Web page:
What to Do When Opiate Addiction Takes Over a Colleague

Here’s one thing that we never, ever want to see in our lifetimes. A colleague, co-worker, associate, loved one, spouse, family member, friend, child, or anyone that we know for that matter becoming addicted to opiates. Having been very involved in recovery and rehabilitation for addiction myself, I know how bad opiates are and how intensive and terrifying opiate addiction is. It is the worst type of drug out there as far as addiction goes and as far as the difficulty of getting off of it goes.  It is terrible, and I have known lots of good people who have other lost their own lives or who have lost someone else because of addiction.

Just to provide you with some insight as to just how bad these issues are in case this is a problem that you are not so familiar with, I’ve included some facts and statistics below that highlight some of the opiate issues in this country:

  • Opiate addiction has become a global epidemic that affects all nations. It’s not just the United States. This is a worldwide crisis, if not a full-on epidemic.
  • True, the United States is affected the most when it comes to opiates on a per capita basis (five percent of the world’s population yet we consume eight percent of pills), but other countries like France, Iran, Afghanistan, and Brazil suffer greatly as well.
  • To shed some light on this, it is estimated that a full thirteen and a half million people in the world abuse opioids (or opium-like substances), including over nine million alone who use heroin alone.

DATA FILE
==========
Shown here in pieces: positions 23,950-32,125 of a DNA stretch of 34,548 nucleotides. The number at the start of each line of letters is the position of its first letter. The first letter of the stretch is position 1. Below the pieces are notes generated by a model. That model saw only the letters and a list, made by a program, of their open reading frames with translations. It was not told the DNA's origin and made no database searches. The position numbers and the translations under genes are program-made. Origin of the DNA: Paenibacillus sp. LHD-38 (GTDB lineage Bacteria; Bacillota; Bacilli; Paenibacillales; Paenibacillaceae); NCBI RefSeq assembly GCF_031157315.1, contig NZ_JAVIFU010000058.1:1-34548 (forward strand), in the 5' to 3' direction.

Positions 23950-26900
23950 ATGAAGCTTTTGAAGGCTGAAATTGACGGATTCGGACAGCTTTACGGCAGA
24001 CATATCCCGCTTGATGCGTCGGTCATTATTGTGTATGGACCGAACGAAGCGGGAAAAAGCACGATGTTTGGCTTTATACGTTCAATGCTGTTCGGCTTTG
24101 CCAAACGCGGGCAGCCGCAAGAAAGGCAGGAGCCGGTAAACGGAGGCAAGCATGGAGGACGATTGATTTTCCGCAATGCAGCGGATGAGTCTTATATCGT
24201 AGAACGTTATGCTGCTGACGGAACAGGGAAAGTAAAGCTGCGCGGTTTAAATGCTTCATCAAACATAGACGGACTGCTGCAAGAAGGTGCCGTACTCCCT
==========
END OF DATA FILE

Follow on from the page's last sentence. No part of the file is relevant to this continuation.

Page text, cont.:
• Heroin abuse is on the rise again in the United States after a period of low use. After lying almost completely dormant for over two and a half decades, heroin abuse has skyrocketed in the U.S. in tandem with increases in opiate pain reliever abuse.
  • The two drugs are almost identical, hence the tandem increase in use and abuse.
  • To get the rough numbers on it, the 2007 National Survey on Drug Use and Health (NSDUH) reported that there were approximately 2,153,000 current heroin users in the United States in the year 2007. Other estimates by other unofficial institutions give figures as high as 3,900,000, and it is certainly higher now than it was then.

What to Do if a Colleague is Addicted

If you think that someone you know or care about is addicted to opiates, then you need to do everything that you can to try to help them. Opiate addicts are living on borrowed time, and this rule applies to them more so than to any other addict. If you know someone who is addicted, you need to inform their family members and loved ones and engage that person in an intervention to try to get them to agree that they have a problem and to try to get them willing to do scenting about that problem and to stop abusing the substance. Now more so than ever before, you need to act fast, as the average life span of an opiate addict in this country gets shorter and shorter every year.

Opiate addiction is not something to mess around with. It is also not a passing fancy either like some drugs are, as opiates create a powerful and gripping physical dependency issue that keep people coming back for more even when they know they should hang it up. No, with opiates the best thing to do is to intervene and to put a stop to it before it can get any worse.